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It was a routine call….checking in on a client about his case…. I was not expecting what I heard.

The news on the other end of the line wasn’t good.  He had just been through months of tests to figure out what was going on inside his body.

Weird symptoms had been presenting.

First some dizziness, and some significant memory loss.  Then he started to lose his vision, a little bit here and a little bit there.    I noticed in past conversations that he was having a lot of difficulty saying words, and more difficulty understanding what I would say to him.

“They diagnosed it today,” he said. “Vascular dementia.”

“It gets worse,” he added. “They said my kidney problem was like a chain of dominoes inside my body – this is just the first to fall.”  

The Veteran had service-connected Renal Dysfunction from his Vietnam era service.  But it was nothing more than a major inconvenience – he could still work, go hunting, occasionally ride a motorcycle (against his better judgment, he always told me with a wink). 

The Vascular Dementia – a condition that is somewhat similar to Alzheimer’s in its symptoms, but completely different in its causation – would quickly rob him of his ability to earn an income and provide for his family.

This is where Secondary Service Connection comes in.

There are 5 different ways to show that any medical condition is somehow related to your military service.

Most Veterans – believe it or not – don’t know this.

Nor do they know that you can – and should – argue more than one way that your disability is service connected.

I am not going to talk about all 5 here today.

If  you want to learn about all 5 Paths – what they are, how to prove them, when to use them, how many to use, etc. – you should check out my VA Field Manual (eBook) “5 Paths to Service Connection”

Today I just want to talk to you about one of those paths: Secondary Service Connection.

There is not always a nice straight line between an in-service injury and a medical condition.  Sometimes a service-connected injury can cause another injury or condition.

Why is this?

Because the parts of the human body do not work in isolation.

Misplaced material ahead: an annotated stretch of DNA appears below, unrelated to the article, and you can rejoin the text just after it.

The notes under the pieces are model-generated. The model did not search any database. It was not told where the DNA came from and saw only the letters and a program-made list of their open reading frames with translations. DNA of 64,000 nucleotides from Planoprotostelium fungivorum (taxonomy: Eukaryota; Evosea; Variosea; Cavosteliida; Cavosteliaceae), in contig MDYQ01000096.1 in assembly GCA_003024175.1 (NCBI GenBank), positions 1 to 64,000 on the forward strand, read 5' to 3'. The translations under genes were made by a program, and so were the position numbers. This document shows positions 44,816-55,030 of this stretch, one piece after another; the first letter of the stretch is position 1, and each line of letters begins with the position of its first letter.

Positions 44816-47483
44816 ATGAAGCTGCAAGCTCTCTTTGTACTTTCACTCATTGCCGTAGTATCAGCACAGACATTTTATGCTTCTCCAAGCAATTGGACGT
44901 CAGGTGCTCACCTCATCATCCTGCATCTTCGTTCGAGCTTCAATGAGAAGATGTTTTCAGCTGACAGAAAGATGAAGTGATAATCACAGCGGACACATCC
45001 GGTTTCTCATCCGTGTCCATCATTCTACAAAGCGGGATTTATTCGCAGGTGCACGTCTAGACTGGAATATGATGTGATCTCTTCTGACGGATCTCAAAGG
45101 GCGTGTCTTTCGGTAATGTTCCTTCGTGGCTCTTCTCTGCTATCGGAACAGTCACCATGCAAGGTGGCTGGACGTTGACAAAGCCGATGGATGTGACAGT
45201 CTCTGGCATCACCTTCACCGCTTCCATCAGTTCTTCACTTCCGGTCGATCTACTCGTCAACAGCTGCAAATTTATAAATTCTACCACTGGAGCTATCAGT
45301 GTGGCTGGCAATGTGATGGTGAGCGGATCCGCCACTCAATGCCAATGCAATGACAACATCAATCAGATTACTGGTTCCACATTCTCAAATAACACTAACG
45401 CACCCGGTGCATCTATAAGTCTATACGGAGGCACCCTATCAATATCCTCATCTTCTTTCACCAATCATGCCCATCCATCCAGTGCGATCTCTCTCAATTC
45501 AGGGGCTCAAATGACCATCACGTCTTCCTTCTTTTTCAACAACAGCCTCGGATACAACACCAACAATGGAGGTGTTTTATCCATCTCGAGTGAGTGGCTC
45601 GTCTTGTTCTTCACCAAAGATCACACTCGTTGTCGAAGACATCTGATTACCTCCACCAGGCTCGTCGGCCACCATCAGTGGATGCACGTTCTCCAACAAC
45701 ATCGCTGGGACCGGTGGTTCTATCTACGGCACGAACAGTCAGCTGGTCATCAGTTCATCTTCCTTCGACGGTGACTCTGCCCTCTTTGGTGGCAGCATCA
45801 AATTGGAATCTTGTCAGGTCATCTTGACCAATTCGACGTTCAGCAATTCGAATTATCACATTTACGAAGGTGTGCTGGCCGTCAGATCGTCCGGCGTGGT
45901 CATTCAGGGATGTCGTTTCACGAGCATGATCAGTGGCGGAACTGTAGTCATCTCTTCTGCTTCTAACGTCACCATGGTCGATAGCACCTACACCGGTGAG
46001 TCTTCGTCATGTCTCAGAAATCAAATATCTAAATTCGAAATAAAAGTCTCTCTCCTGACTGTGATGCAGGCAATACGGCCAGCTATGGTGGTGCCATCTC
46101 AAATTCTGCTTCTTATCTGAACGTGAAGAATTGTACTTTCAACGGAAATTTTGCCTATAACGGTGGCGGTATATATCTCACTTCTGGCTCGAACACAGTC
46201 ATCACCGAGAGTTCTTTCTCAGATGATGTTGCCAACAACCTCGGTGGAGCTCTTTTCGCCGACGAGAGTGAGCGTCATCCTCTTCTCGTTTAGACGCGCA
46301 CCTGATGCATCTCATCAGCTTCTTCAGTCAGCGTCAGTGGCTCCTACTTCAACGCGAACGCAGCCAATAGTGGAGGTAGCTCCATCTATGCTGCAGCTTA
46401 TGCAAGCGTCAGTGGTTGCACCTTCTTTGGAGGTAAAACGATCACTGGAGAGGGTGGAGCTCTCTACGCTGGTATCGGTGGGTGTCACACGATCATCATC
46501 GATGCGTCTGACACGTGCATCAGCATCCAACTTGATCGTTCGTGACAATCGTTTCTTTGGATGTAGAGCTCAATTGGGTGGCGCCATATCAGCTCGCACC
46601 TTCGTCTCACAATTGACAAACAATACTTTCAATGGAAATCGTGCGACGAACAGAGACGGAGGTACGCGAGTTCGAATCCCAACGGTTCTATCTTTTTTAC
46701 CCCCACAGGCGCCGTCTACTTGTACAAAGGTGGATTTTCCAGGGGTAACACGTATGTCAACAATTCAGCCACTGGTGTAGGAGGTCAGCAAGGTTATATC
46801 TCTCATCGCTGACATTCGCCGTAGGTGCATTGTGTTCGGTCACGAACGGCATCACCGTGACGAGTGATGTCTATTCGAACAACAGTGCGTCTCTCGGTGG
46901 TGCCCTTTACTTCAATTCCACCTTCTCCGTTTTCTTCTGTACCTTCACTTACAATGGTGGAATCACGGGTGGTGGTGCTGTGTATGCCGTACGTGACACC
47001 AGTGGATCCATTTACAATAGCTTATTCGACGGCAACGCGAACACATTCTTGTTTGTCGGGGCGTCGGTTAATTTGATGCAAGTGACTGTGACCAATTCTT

Your heart pumps oxygen to your body.

If you have a problem with your “pump”, you may likely have problems with your blood pressure.

If you have problems with your blood pressure, you may cause problems with your vascular system.

Vascular problems can lead to organ problems.

Organ problems can lead to cancers.

You get the idea.

Because the parts of the human body do not work in isolation, you may find yourself with a medical condition that did not arise in military service.  Just like my client in the above example – his Vascular Dementia did  not arise in service.

But because it was caused by a condition that WAS service-connected, he is able to file a claim and seek compensation for it.

If he dies from the condition – he’ll be the first to tell you that his Vascular Dementia will kill him long before his renal dysfunction – his wife will be eligible for survivor benefits and his kids will be eligible for Dependents Educational Assistance (aka, DEA).

Secondary service connection can be a big deal.

If this is the case, then you are going to want to tell the VA you are claiming service connection based on a legal theory of “Secondary service connection”.

(Don’t confuse this with the theory of service connection by aggravation – when a service-connected condition makes another  pre-existing or non-service connected condition worse).

Here is what you Need to Prove Secondary Service Connection.

Medical evidence.  Short and simple.

You will not succeed in a secondary service-connection claim without sufficient medical evidence.

Why not?   Because lay evidence is often insufficient to establish medical causation.

That makes sense, right? You don’t go to a yoga instructor to tell you why your car’s “check engine” light is coming on.  You go to someone that is trained in diagnosing that problem.

Likewise, in a secondary service connection claim, you will have to have a medical doctor offer an opinion that your condition was caused by – or resulted from – a service connected condition.

The legal burden of proof you need to meet is , however, the same as any other service connection claim: the doctor only needs to conclude: It is “at least as likely as not” that Service-connected Condition A caused Condition B.